Members of Congress Urge HHS to End Discriminatory Blood Donation Ban

On August 1, 2013, more than 80 bipartisan members of the Senate and House of Representatives signed a letter to HHS Secretary Kathleen Sebelius regarding the FDA’s lifetime ban on blood donations from men who have sex with men (MSM).  The letter asks for information about HHS’s progress toward reassessing blood donation criteria for MSM. The current policy turns away healthy willing blood donors, even during severe blood shortages. Representative Mike Quigley (D-IL), Representative Barbara Lee (D-CA), Senator Tammy Baldwin (D-WI), Senator Mike Enzi (R-WY), and Senator Elizabeth Warren (D-MA) co-wrote the letter after one of Warren’s constituents’ blood was rejected when he tried to donate after the Boston Marathon bombings.

When the HIV/AIDS epidemic began over 30 years ago, the FDA implemented a lifetime ban on blood donations from MSM, regardless of risk factors. Since at least 1997, the American Association of Blood Banks, the Red Cross, and America’s Blood Centers have advocated revising the policy and removing the lifetime ban.  According to the legislators’ letter, advances in blood screening technology and the scientific community’s increasing understanding of the HIV/AIDS virus have rendered the ban “medically and scientifically unwarranted.”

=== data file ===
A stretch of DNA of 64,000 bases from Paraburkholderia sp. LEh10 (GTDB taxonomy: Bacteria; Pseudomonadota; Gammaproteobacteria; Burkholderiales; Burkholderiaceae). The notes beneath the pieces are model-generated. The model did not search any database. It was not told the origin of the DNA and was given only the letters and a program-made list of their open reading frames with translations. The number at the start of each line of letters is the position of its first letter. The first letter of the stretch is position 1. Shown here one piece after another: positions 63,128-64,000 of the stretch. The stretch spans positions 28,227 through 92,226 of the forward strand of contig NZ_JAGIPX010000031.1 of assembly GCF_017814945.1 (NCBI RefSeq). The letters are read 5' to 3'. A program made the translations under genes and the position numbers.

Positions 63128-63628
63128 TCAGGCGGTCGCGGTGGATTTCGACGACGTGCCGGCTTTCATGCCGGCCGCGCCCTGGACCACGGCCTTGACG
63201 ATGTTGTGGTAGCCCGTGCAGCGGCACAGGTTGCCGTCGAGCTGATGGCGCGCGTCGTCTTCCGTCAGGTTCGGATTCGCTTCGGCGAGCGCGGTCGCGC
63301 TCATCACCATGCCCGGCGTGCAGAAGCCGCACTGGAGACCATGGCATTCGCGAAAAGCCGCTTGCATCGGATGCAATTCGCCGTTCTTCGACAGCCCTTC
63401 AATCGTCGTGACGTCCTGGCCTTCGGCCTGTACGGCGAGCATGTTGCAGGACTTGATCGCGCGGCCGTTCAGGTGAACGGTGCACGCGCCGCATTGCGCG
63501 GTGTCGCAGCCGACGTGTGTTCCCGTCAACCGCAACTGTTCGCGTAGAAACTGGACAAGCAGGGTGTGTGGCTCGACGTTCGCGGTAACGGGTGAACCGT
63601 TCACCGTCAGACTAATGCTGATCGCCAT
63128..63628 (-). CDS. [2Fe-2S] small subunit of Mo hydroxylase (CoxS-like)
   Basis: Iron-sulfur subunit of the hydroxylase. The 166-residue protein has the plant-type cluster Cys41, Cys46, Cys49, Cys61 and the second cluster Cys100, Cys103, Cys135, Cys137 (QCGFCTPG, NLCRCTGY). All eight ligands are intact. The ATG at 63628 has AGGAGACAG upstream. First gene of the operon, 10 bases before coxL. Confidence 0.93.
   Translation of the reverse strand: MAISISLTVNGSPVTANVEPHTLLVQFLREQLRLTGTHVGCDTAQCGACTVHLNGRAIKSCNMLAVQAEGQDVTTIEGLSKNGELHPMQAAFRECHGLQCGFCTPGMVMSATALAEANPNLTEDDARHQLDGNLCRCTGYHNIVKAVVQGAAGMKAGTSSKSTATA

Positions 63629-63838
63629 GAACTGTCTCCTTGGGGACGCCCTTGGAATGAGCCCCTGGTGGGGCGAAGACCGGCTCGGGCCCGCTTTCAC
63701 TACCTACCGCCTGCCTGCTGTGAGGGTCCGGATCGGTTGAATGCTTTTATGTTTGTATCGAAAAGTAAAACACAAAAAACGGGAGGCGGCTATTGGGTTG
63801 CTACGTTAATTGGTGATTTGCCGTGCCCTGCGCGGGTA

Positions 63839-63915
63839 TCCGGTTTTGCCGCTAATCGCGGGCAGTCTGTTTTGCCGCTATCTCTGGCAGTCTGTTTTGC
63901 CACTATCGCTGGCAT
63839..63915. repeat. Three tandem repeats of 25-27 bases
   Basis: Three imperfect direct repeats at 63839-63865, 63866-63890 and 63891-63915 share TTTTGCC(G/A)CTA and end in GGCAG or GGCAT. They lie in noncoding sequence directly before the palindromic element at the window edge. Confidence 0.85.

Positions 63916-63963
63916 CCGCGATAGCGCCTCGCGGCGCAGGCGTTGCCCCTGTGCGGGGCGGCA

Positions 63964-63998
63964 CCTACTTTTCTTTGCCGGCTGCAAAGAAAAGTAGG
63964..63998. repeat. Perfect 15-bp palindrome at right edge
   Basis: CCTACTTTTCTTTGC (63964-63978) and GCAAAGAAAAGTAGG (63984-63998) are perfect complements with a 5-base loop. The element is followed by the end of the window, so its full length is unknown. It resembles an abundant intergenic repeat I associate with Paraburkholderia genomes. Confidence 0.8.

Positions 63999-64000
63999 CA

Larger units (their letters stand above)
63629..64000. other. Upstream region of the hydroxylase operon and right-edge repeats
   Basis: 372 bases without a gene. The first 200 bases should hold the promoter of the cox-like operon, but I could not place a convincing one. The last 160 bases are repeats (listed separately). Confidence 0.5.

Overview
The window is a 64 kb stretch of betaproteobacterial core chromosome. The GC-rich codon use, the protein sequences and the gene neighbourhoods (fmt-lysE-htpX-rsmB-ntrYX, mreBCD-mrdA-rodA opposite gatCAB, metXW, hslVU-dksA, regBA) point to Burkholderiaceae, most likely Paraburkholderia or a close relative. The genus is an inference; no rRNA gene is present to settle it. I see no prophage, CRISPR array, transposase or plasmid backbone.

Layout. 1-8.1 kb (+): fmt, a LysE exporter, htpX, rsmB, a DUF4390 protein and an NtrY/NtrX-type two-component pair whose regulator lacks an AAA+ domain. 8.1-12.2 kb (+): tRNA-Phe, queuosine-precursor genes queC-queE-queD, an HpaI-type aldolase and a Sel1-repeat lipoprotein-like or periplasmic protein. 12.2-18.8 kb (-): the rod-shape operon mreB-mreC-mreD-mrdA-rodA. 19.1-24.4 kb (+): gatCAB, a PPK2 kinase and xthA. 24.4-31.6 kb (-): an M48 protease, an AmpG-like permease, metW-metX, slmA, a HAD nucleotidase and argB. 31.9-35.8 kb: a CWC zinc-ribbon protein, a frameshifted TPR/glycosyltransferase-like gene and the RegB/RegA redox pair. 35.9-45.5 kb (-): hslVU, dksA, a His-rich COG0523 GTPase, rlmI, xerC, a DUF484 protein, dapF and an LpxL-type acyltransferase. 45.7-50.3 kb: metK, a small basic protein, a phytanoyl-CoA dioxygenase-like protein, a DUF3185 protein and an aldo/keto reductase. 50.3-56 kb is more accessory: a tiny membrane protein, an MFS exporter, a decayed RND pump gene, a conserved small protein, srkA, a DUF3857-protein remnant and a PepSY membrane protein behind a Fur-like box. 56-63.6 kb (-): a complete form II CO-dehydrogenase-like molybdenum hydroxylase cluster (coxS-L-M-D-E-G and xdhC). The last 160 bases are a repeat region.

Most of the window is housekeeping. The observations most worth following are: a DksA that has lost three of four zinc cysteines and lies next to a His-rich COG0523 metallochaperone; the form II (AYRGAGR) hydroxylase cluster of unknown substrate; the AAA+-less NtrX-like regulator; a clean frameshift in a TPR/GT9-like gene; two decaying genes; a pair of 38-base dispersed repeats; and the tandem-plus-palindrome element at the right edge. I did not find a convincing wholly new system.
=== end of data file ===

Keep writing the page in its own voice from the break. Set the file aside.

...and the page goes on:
HHS convened a non-partisan group of scientific experts in 2010 for the Advisory Committee on Blood Safety and Availability. The Committee concluded that the lifetime ban should be changed because it prohibits low-risk donors from giving blood, but allows donations from high-risk individuals. In response to the Committee’s findings, HHS proposed multiple studies, including a pilot program allowing MSM donation on a small scale to determine the feasibility and safety of changing the policy. To date, the pilot program has not begun despite accepting comments through June 2012 on the study’s design. The legislators express deep concern about the timeline of HHS’s research and request that HHS provide information to clarify the comments on the policy, a report to leadership on the study’s design, and a plan and timeline to consider the results of ongoing studies and task forces. They further seek to know whether HHS plans to use data from countries that currently allow MSM donation as it considers an alternate policy, and if HHS does not plan to use this data, they demand to know why not.

More recently, the American Medical Association passed a resolution opposing the lifetime ban and expressing support for the use of rational, scientifically-based deferral periods that are fairly and consistently applied to blood donors. This resolution mirrors the position adopted by the Red Cross, which supplies nearly half of the blood in the United States. Both state that the current policy is not based in science, and is discriminatory.